• Louise Worner

“Hina-matsuri”- Ikebana for Children


In Japan, Hina-matsuri (Girls’ Day/ Dolls’ Day) is celebrated on March 3rd with elaborate displays of Hina-Ningyou dolls on red-covered tiered platforms displayed in homes. As part of Hina-matsuri celebrations, my daughters love to eat hina-arare (puffed rice crackers), ichigo daifuku (いちご大福), and Sakura-mochi (桜餅).


The lure of traditional Hina-matsuri flowers, peach blossoms and canola (Rapeseed blossoms), was too much for my two enthusiastic ikebana daughters and thus it was inevitable that they would want to create Hina-matsuri ikebana arrangements.


Required materials

My daughters decided to make a joint arrangement. My eldest daughter decided to make a taller arrangement to symbolise the Emperor in the Hina-matsuri display, while my younger daughter made a smaller arrangement symbolising the Empress.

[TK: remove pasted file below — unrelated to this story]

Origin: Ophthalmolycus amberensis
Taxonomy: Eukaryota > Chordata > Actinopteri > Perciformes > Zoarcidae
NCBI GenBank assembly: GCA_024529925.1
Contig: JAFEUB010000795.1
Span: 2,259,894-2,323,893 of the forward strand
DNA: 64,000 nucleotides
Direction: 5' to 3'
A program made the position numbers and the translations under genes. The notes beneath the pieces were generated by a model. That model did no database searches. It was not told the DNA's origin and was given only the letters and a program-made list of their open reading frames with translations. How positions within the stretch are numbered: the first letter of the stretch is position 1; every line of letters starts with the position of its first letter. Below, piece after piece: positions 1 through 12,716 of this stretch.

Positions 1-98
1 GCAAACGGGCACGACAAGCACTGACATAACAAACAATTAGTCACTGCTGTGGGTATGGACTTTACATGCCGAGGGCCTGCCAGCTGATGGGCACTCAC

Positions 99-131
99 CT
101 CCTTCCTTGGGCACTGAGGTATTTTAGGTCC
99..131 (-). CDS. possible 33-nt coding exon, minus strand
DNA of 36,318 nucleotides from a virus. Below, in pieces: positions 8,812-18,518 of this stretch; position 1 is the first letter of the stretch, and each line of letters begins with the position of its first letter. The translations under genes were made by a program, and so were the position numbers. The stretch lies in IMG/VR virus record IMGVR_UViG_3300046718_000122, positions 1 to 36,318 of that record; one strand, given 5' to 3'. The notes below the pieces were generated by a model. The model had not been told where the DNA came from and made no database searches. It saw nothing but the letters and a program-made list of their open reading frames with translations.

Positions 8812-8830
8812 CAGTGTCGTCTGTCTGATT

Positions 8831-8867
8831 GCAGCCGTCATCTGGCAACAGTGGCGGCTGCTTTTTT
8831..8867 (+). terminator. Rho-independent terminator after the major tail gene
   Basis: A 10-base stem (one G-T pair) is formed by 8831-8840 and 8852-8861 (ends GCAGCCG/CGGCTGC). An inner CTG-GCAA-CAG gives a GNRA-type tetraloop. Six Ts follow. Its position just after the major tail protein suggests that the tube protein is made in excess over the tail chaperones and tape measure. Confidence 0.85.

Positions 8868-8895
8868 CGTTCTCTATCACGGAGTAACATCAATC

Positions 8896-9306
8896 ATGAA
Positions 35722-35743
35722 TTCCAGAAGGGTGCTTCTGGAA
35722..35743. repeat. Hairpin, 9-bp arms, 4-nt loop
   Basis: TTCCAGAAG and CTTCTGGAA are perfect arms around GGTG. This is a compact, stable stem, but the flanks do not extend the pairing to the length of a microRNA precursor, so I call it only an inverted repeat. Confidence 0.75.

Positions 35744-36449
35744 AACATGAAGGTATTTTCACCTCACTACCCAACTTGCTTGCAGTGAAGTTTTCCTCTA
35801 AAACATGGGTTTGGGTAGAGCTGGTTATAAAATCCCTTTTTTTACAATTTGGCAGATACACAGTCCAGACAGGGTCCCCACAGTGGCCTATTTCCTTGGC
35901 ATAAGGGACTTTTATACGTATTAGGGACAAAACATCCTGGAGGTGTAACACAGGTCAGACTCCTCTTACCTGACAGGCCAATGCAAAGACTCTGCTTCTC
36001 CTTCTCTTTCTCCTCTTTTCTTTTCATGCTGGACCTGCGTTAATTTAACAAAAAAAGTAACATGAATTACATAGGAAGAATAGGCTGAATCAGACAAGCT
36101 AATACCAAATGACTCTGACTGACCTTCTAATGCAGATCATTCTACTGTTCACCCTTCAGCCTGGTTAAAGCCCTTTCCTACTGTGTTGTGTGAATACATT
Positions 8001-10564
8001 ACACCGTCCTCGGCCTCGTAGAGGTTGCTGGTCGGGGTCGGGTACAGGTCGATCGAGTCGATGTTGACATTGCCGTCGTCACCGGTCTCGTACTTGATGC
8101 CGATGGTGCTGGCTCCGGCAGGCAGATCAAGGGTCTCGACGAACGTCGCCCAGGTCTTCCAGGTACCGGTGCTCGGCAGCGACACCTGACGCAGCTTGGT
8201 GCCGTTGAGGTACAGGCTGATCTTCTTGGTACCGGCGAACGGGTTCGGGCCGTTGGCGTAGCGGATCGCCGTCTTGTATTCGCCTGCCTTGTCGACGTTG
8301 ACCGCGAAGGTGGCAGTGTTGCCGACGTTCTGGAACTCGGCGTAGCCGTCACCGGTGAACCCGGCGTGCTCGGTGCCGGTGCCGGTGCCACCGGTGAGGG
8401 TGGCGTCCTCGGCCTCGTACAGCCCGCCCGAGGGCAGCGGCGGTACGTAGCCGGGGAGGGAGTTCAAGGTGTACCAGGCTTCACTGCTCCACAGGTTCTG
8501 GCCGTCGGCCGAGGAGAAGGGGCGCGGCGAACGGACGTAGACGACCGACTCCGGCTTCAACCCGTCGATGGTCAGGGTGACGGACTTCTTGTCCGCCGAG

Carefully putting water in the vases.

Placing Prunus branches in the vases.

Here in Madrid, Almond and Plum blossoms are in full bloom, so we used Prunus from our garden, in lieu of Peach blossoms, and Rapeseed flowers, which grow like weeds along the bicycle path near our house. As pink and yellow flowers are traditional in Hinamatsuri arrangements, they also added pink Tulips and yellow Ranunculus to further enhance the feeling of spring in their arrangements.


Adding the first flowers.
Cutting the stems of Ranunculus in water before adding them to the arrangement.
Placing the last flower, extending beyond the edge of the vase.

When placing the arrangements together, we were conscious of the negative space between the vases and, in keeping with the theme of Hina-matsuri, they added the Emperor and Empress from our small set of Hina-Ningyou’s.


Adding our Hina-Ningyou to the arrangement.

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